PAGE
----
Damned When I Didn’t by Cherie Colyer - YA Paranormal Romance - Can an eighteen-year-old virgin fulfill her succubus duties without losing her innocence?
Interview with Cherie ColyerWelcome to JB’s Bookworms with Brandy Mulder. Tell us about your newest book.
Damned When I Didn’t is perfect for fans of paranormal romance. This young adult novel follows recently deceased Avery Williams in her afterlife as Hell’s newest and youngest succubus, and she’s determined to defy Hell’s orders and return to her friends and family.
Cole has made the best of his afterlife, embracing his death sentence as one of Hell’s incubi. The alternative is an eternity burning in the River of Souls. Much to his dismay, the Queen of the Damned has tasked him with showing Avery the ropes. Something she’s making very difficult.
They’ll have to find a way to make things work or face Hell’s wraith.
Writing isn’t easy. What was the most difficult thing you dealt with when writing Damned When I Didn’t?
I love YA paranormal romances, and I really wanted to write something that hadn’t been done before. Writing about a succubus came to mind. And I thought, what if she’s a virgin? Typically, succubi are demons who seduce people through sexual activity. I had to find a happy balance in my book. One that kept it in the YA genre, showed character growth, and kept true to my characters. I think the end results do all of these things.
Tell us a little bit about your writing career.
The first novel I wrote was a middle-grade fantasy. I wrote it for fun, but I enjoyed the whole process so much that I decided to learn more about publishing. That led me to join SCBWI, a critique group, and to take a few writing courses. I never did find a home for that book, but it did receive great feedback. I wrote a few more books, one of which was Embrace, another YA PNR/thriller. That book ended up being my first published novel. In the ten years since its release, I’ve had published an adult paranormal romance, a middle-grade ghost story, and five YA novels, with Damned When I Didn’t being the latest YA.
They say Hind-sight is 20/20. If you could give advice to the writer you were the first time you sat down to write, what would it be?
Oh wow, this is a hard one. Mostly because so much time has passed and things changed. When I sent my first query, agents didn’t accept email queries. Everything was snail mail and information wasn’t easily Googled. In fact, Goggle was quite new. But, that very first novel of mine went through so many revisions. I loved the characters and that world. Still do. I think I’d tell my past self to hire a developmental editor (DE) to help polish the story and writing before querying. Of course, finding a good DE wouldn’t have been easy. There is so much more information available now.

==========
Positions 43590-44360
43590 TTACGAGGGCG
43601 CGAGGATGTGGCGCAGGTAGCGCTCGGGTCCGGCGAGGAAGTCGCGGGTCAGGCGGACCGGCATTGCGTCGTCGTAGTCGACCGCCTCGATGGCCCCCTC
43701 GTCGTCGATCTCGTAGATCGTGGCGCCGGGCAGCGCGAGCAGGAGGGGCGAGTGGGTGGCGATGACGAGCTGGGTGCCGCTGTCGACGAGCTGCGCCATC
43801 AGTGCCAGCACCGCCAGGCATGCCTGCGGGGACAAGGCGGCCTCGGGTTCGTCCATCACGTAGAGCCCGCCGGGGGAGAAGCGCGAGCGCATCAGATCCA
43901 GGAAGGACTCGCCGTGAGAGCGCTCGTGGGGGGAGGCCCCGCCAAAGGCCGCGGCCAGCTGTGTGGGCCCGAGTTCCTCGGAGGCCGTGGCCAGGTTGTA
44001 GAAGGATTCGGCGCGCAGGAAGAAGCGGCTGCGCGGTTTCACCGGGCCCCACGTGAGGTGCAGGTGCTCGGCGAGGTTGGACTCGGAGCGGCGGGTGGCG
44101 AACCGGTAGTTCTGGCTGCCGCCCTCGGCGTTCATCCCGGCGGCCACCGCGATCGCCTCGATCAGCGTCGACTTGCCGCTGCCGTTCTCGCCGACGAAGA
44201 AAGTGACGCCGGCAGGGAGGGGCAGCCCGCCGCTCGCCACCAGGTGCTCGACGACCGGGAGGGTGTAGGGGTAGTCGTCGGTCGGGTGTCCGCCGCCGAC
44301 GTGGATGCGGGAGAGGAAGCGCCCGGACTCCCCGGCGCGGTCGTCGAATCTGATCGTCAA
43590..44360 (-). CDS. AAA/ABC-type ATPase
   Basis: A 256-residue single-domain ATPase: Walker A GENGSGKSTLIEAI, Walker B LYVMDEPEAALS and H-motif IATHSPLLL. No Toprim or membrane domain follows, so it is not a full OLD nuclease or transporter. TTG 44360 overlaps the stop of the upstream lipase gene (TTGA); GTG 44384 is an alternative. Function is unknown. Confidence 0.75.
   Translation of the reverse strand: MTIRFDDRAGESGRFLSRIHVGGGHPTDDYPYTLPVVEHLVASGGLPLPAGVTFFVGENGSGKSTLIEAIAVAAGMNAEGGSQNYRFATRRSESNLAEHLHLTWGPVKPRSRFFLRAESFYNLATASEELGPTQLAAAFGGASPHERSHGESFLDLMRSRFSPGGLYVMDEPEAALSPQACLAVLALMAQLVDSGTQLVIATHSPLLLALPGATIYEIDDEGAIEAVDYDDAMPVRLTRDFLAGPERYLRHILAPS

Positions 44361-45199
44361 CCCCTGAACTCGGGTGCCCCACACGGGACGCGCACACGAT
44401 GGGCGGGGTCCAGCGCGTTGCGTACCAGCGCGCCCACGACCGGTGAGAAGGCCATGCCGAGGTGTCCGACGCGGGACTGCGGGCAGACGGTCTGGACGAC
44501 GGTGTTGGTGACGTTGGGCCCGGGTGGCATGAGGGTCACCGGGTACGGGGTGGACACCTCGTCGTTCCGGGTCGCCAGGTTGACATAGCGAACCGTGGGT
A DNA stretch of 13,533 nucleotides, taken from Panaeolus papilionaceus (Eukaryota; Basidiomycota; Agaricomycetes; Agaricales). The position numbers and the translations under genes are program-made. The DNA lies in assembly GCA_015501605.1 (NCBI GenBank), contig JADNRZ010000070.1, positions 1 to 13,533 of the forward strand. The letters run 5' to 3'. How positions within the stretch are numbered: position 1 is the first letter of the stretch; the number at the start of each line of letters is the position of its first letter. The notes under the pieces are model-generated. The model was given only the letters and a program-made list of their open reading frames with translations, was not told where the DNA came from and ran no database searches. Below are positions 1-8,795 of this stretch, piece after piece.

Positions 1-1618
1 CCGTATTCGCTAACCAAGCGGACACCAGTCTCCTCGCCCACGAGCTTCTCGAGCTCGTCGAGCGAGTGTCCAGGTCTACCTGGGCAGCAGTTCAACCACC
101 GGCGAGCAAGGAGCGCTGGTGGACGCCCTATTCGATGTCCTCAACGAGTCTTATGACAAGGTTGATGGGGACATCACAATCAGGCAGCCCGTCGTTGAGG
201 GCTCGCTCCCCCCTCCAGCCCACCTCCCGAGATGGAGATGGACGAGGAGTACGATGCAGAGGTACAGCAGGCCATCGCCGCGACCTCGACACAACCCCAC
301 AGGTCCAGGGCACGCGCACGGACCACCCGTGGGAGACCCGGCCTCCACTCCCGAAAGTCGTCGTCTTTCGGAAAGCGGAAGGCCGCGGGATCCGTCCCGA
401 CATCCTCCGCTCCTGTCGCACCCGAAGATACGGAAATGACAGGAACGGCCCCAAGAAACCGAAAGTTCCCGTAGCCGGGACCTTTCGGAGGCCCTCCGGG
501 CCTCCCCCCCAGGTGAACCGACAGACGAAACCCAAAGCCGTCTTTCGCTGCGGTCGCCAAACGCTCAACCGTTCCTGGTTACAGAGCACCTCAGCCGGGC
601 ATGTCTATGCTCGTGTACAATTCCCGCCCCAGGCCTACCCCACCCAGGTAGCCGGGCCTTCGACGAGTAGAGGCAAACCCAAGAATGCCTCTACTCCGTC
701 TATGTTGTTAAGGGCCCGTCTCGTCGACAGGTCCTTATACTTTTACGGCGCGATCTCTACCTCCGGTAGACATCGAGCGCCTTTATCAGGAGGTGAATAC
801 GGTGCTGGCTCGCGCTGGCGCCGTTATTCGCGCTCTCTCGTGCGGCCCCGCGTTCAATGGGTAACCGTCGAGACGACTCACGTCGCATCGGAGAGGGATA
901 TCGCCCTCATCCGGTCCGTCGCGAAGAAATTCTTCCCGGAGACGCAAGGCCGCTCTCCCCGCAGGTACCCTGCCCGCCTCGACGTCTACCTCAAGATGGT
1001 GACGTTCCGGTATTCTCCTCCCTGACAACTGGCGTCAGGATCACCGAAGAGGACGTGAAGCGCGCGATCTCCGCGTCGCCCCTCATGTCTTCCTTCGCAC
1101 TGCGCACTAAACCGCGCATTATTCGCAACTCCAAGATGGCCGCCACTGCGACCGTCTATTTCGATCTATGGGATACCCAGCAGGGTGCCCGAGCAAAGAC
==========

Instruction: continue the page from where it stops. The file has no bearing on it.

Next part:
What was your most difficult scene to write?
There is a scene were Avery attends her wake, only her friends and family don’t know it’s her. There is so much emotion in that scene that I often found myself tearing up as I wrote it.
Are themes a big part of your stories, or not so much?
They are. But I don’t set out to write a story with a particular theme in mind. It just sort of happens. At the core of all of my novels there are strong friendships; characters who are there for one another through thick in thin. Damned When I Didn’t is part coming-of-age and part redemption. My Embrace series and Challenging Destiny have the theme of good vs. evil. And my middle-grade novel Friends to the End tackles courage. I’m not sure I could write a book that didn’t end up with a strong theme woven into its core.
What are you working on now?
I’ve been juggling two projects. I have a novel PNR romance, Salted Caramel Bliss and a Wedding Kiss, coming out this summer. It’s part of The Wild Rose Press’ One Scoop or Two series and stars Peyton Woods from Merry Little Wishing Spritz. She’s a happily single seer who follows a spell to a small beach town in Maine, believing she’s meant to help the man and boy in her recent premonitions, only she ends up married to the man she hoped never to see again, and she has no memory of the happy event.